Introduction: Denial of Service Attacks - AWS Best Practices for DDoS Resiliency

Introduction: Denial of Service Attacks

A Denial of Service (DoS) attack is a deliberate attempt to make your website or application unavailable to users, such as by flooding it with network traffic. To achieve this, attackers use a variety of techniques that consume large amounts of network bandwidth or tie up other system resources, disrupting access for legitimate users. In its simplest form, a lone attacker uses a single source to execute a DoS attack against a target, as shown in Figure 1.

Diagram of DoS Attack

Figure 1: Diagram of DoS Attack

In a Distributed Denial of Service (DDoS) attack, an attacker uses multiple sources—such as distributed groups of malware infected computers, routers, IoT devices, and other endpoints—to orchestrate an attack against a target. As illustrated in Figure 2, a network of compromised hosts participates in the attack, generating a flood of packets or requests to overwhelm the target.

Figure 2: Diagram of DDoS Attack

DDoS attacks are most common at layers 3, 4, 6, and 7 of the Open Systems Interconnection (OSI) model, which is described in Table 1. Layers 3 and 4 attacks correspond to the Network and Transport layers of the OSI model. We’ll refer to these collectively as infrastructure layer attacks. Layers 6 and 7 attacks correspond to the Presentation and Application layers of the OSI model. We’ll address these together as application layer attacks. Examples of these attack types are discussed in the following sections.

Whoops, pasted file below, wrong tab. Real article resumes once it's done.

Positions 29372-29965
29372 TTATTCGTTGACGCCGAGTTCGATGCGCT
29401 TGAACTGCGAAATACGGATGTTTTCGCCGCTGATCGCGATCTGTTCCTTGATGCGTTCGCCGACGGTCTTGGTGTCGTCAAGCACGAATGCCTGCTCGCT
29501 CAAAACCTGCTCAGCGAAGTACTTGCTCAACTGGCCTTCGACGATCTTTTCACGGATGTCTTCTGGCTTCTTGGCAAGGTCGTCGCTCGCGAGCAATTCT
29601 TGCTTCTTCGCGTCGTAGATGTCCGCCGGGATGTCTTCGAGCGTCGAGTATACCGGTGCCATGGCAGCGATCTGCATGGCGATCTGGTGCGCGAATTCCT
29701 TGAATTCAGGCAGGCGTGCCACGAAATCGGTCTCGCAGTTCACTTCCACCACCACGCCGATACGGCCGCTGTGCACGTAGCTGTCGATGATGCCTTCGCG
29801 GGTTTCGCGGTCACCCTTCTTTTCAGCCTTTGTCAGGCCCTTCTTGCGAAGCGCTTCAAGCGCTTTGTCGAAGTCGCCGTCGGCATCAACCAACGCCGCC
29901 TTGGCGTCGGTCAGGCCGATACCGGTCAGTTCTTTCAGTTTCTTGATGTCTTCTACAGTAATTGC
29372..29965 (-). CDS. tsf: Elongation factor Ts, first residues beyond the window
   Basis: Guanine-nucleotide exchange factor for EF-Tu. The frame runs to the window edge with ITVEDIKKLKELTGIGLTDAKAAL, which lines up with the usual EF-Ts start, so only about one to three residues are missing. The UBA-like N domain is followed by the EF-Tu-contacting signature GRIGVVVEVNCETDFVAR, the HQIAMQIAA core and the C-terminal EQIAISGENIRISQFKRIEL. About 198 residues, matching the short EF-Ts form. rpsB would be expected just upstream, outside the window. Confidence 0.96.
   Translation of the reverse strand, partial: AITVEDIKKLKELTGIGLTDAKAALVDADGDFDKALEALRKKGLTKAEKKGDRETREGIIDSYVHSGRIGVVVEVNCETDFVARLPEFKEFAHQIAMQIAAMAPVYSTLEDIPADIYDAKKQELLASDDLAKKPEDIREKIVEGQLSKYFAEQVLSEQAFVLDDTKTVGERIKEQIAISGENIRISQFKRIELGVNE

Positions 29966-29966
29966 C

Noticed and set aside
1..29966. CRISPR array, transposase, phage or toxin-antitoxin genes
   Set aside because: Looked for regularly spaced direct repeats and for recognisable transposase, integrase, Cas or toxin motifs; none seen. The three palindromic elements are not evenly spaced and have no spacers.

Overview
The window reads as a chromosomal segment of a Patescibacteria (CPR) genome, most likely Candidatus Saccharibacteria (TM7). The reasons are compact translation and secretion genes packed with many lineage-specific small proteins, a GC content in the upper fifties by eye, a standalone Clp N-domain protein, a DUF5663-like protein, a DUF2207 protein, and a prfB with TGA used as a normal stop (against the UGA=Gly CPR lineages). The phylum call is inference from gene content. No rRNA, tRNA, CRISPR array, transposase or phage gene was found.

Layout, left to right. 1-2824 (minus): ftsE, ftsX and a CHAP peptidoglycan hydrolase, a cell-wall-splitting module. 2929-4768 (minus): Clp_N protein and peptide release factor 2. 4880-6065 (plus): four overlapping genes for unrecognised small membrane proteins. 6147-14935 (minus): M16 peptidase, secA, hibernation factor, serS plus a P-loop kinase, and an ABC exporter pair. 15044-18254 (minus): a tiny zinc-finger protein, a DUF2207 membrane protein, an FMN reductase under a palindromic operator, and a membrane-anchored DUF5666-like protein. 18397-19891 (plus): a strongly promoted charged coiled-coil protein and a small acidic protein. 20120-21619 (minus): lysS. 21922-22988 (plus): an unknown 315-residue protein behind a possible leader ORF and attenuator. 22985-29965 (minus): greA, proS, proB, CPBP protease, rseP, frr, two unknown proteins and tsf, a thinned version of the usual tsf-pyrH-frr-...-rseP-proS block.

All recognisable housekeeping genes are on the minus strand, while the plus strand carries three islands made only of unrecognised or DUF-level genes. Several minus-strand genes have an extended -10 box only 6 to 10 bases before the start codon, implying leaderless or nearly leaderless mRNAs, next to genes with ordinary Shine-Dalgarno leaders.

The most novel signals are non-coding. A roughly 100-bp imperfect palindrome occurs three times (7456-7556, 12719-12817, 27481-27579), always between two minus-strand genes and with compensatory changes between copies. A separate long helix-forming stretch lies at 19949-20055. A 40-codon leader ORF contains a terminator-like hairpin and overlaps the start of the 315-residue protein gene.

Table 1: Open Systems Interconnection (OSI) Model

# Layer Unit Description Vector Examples
7 Application Data

Network process to application

HTTP floods, DNS query floods

6 Presentation Data

Data representation and encryption

TLS abuse

5 Session Data

Interhost communication


4 Transport Segments

End-to-end connections and reliability

SYN floods

3 Network Packets

Path determination and logical addressing

UDP reflection attacks

2 Data Link Frames

Physical addressing


1 Physical Bits

Media, signal, and binary transmission